It is stated in Bishop on Marriage, Divorce, and Separation (vol. 2, sec. 1595): "It is fundamental in judicial practice that parties can litigate to judgment the same thing but once. The consequence whereof is that after a divorce suit has terminated in favor of either the plaintiff or the defendant, no second suit can be brought to try anew anything within the scope of this one, whether in fact it was considered therein or not." In this case the same principle applies, although the former suit was not for a divorce. Its objects were to obtain alimony, to set aside the deed to Greer's daughter, and to recover costs. These objects could not be obtained unless the proof showed the desertion June 4, 1898. The desertion was the wrong of which defendant Greer was accused. In Fera v. Fera, 98 Mass. 155, it was held that a judgment in favor of the husband in an action by the wife for divorce from bed and board on the ground of extreme cruelty and failure to provide, was a bar to a subsequent action for divorce alleging five years continuance of the same desertion. It was said that although the first action was not for a divorce, yet the proceedings had a direct and intimate relation to each other. In the later case of Miller v. Miller, 150 Mass. 111, it was held that a decree in a wife's favor for separate maintenance, while living apart from her husband for justifiable cause, was a bar to a suit by the husband for a divorce on the ground of the alleged desertion of the wife. (See, also, Dwyer v. Dwyer, 26 Mo. App. 647.) As the former case was pending on appeal, the judgment could not have been pleaded as an estoppel. The plea of "action pending" in its proper sense did not apply. But the judgment-roll in the former suit was properly admitted in evidence for the purpose of showing that the question as to the deed to Greer's daughter and the desertion had been adjudicated in a proper tribunal between the same parties. The jurisdiction as to the deed and the alleged desertion had vested in another suit in the superior court, and was then pending on appeal to this court. The superior court, although having jurisdiction in this case as to the cause of divorce for willful neglect, and as to any proper alimony or counsel fees incidental thereto, to be made payable out of other property than that which had been the subject of litigation in the prior suit, should not have retried the validity of the transfer nor the alleged desertion. The rule as to a judgment suspended by appeal, and the reason therefor, are well stated in Smith v. Smith, 134 Cal. 117. It was there said by Temple, J., speaking for the court: "In this case the defendants could not have successfully interposed the plea of another action pending and they did not ask for a continuance. They can only get such relief, therefore, as they could show themselves entitled to while the judgment in the divorce suit was so suspended that it could not be received as evidence that the matters involved in it had been finally adjudicated. I think, even then, that the defendants had rights which could have been, and which ought to have been preserved for them." As the findings and judgment in this case proceed upon the theory that the defendant is still the owner of the land conveyed to his daughter, and that he deserted the plaintiff, and as the court did not find on the issue as to willful neglect, we cannot see our way clear to affirm any part of the judgment. It may be that, with this part of the case eliminated, the judgment would have been different in other respects.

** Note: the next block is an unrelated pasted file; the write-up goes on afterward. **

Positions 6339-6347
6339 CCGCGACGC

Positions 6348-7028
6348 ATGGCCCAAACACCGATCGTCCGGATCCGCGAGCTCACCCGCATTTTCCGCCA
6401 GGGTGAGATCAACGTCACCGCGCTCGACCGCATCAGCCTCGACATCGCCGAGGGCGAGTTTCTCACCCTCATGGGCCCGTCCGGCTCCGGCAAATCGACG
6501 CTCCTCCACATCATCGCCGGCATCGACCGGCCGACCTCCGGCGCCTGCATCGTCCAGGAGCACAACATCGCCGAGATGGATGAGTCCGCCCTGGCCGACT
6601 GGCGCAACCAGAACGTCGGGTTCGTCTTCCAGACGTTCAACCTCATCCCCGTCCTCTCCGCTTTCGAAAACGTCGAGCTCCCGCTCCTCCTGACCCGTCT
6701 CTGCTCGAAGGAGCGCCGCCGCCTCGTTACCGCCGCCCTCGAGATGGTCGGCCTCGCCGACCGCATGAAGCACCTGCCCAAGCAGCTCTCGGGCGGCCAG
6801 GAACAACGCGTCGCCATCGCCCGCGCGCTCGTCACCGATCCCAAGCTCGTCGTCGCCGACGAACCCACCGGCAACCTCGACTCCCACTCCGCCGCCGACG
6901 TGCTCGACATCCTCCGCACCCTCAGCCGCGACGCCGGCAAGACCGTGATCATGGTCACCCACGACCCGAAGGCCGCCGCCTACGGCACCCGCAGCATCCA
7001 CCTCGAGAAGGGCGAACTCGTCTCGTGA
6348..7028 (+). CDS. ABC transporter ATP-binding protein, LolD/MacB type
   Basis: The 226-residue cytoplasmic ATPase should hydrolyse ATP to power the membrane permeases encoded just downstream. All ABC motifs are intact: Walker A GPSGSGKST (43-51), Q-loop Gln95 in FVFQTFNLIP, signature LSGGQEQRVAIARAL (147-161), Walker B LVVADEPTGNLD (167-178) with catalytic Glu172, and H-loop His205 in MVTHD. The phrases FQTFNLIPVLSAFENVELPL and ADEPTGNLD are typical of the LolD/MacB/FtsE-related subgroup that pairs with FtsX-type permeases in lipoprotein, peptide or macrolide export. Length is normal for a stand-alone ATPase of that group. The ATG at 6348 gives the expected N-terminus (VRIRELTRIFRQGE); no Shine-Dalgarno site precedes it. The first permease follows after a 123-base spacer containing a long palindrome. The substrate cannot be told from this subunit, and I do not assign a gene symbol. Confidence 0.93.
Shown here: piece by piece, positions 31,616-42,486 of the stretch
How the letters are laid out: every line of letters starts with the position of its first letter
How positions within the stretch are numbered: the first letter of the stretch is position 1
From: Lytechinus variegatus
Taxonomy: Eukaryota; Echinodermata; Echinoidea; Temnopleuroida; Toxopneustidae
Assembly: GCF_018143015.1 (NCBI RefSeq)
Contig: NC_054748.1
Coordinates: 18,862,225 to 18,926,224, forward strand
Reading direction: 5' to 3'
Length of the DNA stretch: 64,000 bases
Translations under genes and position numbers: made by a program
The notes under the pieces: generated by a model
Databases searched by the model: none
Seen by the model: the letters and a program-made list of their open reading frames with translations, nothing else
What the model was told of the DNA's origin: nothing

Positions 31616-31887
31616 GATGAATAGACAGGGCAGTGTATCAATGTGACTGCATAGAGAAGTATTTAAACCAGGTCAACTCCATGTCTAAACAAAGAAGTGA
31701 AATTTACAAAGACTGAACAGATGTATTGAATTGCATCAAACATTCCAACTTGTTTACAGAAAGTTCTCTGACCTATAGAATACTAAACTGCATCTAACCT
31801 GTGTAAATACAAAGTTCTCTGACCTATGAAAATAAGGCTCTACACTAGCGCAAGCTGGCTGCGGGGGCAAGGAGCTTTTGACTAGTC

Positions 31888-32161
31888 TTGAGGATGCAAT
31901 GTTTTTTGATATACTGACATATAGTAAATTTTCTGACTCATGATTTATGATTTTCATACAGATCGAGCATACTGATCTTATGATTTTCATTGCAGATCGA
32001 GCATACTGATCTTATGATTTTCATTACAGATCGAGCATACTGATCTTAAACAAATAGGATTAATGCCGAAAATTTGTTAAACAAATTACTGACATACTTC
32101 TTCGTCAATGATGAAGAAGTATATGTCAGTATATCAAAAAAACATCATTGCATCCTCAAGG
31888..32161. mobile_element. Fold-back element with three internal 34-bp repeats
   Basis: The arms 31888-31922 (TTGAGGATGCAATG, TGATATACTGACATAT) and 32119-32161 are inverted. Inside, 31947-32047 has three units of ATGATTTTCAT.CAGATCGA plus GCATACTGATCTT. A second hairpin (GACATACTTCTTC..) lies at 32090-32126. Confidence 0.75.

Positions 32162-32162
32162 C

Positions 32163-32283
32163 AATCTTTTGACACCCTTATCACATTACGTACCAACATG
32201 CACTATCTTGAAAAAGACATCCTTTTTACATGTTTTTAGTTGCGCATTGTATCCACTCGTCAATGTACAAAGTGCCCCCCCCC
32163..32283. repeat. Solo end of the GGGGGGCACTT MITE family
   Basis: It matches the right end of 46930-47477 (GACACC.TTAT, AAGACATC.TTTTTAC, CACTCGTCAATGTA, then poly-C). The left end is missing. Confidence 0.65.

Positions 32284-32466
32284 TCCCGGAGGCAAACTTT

It is advised that the judgment and order be reversed, with directions to the court below to make new findings upon the evidence introduced at the former trial, and such other evidence as may be offered by either party under the issues in accordance with this opinion, and to cause judgment to be entered accordingly.
Chipman, C., and Gray, C., concurred.
For the reasons given in the foregoing opinion the judgment and order are reversed, with directions to the court below to make new findings upon the evidence introduced at the former trial, and such other evidence as may be offered by either party under the issues in accordance with this opinion, and to cause judgment to be entered accordingly.
Henshaw, J., McFarland, J., Lorigan, J.